The performance of haplotype-based and single-SNP association mapping have been compared, with mixed results. Power calculations using explicit analytical formula  and simulations based on the HapMap  suggested that using haplotypes can significantly improve power. Alternatively, Long and Langley  argued that single-SNP tests are at least as powerful in their simulation studies. Empirical comparisons have also yielded inconsistent conclusions .
The observed inconsistencies suggest that the performance of methods may depend on the nature of the data. Some associations might be detected more readily using individual SNPs, while others might only be discovered using haplotypes. Interestingly, most previous studies have restricted their comparisons of method performance to a small subset of the genome. To address these issues, we conducted GWAS with both haplotype-based and individual-SNP methods. By applying both approaches to the same genome-wide dataset (the North American Rheumatoid Arthritis Consortium (NARAC) provided by the Genetic Analysis Workshop 16 (GAW16)) we could directly compare the performance of these methods in an empirical context.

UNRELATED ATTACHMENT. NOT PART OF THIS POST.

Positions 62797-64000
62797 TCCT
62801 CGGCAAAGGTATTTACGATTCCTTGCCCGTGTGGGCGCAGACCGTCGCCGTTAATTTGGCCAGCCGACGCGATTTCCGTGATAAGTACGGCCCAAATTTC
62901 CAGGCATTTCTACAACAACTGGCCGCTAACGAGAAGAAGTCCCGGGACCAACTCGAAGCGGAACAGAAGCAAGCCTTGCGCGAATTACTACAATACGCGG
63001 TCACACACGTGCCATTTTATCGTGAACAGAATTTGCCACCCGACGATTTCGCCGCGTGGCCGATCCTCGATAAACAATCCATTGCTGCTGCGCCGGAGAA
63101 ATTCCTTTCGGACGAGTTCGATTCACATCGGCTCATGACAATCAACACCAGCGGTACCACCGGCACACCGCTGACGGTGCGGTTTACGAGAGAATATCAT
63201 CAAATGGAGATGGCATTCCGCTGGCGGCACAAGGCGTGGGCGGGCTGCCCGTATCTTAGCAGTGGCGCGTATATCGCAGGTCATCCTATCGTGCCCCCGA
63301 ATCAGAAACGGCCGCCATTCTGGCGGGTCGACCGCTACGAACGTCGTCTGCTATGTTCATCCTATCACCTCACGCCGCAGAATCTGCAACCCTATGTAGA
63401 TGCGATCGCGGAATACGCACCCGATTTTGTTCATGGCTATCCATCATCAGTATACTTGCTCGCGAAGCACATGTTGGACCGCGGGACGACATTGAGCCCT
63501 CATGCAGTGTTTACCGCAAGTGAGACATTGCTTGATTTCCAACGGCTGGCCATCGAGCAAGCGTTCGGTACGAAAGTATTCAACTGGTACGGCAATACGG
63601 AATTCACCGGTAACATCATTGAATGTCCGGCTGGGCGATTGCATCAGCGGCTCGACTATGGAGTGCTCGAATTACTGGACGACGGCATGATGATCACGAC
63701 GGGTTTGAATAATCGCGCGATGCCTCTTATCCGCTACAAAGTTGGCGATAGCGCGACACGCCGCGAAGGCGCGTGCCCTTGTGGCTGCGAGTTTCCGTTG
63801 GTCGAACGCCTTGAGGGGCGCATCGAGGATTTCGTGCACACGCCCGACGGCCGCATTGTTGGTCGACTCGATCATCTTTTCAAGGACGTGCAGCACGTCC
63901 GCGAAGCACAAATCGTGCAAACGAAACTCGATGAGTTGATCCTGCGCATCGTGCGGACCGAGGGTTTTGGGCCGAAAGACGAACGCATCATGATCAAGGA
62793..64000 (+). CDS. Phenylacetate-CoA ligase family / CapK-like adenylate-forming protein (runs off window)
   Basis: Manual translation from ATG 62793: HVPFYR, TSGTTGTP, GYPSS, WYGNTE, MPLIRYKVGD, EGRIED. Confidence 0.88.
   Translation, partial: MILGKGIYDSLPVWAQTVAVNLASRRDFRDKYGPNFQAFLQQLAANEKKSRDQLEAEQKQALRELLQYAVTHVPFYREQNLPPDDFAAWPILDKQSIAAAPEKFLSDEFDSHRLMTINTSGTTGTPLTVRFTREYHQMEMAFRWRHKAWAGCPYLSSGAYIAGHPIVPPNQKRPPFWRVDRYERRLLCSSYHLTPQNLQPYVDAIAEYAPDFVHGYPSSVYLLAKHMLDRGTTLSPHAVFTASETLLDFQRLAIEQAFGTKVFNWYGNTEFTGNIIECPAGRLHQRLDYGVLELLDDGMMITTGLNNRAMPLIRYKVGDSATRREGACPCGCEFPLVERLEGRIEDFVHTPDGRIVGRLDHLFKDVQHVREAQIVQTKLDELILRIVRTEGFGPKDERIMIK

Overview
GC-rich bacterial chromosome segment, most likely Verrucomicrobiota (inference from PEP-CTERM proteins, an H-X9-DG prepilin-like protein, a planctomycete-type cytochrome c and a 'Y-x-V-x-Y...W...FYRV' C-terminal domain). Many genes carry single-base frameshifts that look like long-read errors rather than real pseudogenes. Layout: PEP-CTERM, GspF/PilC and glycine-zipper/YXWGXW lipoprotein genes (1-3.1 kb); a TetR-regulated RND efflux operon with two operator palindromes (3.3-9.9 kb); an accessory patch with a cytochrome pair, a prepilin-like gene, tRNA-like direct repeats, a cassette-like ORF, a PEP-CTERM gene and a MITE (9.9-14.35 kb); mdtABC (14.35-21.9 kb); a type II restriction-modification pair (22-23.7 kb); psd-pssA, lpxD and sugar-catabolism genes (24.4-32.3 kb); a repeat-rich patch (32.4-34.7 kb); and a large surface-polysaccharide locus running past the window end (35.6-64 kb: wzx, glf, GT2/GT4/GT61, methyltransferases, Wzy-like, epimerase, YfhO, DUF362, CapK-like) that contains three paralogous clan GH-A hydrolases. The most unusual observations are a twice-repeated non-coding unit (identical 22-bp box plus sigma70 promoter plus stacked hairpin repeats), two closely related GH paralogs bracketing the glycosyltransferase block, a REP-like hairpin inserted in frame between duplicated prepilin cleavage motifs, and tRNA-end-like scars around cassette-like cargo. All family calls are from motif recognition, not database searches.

The data set from the NARAC contained 868 case subjects with rheumatoid arthritis (RA) and 1194 matched control subjects. Individuals were genotyped at 545,080 SNPs. Our study focused on the autosomes, where genotypes at 531,689 SNPs were available. After removing 17,754 SNPs that showed 1) a deviation from Hardy-Weinberg equilibrium in controls or 2) less than 0.001 minor allele frequency in the total sample, 513,935 SNPs were retained for further analysis.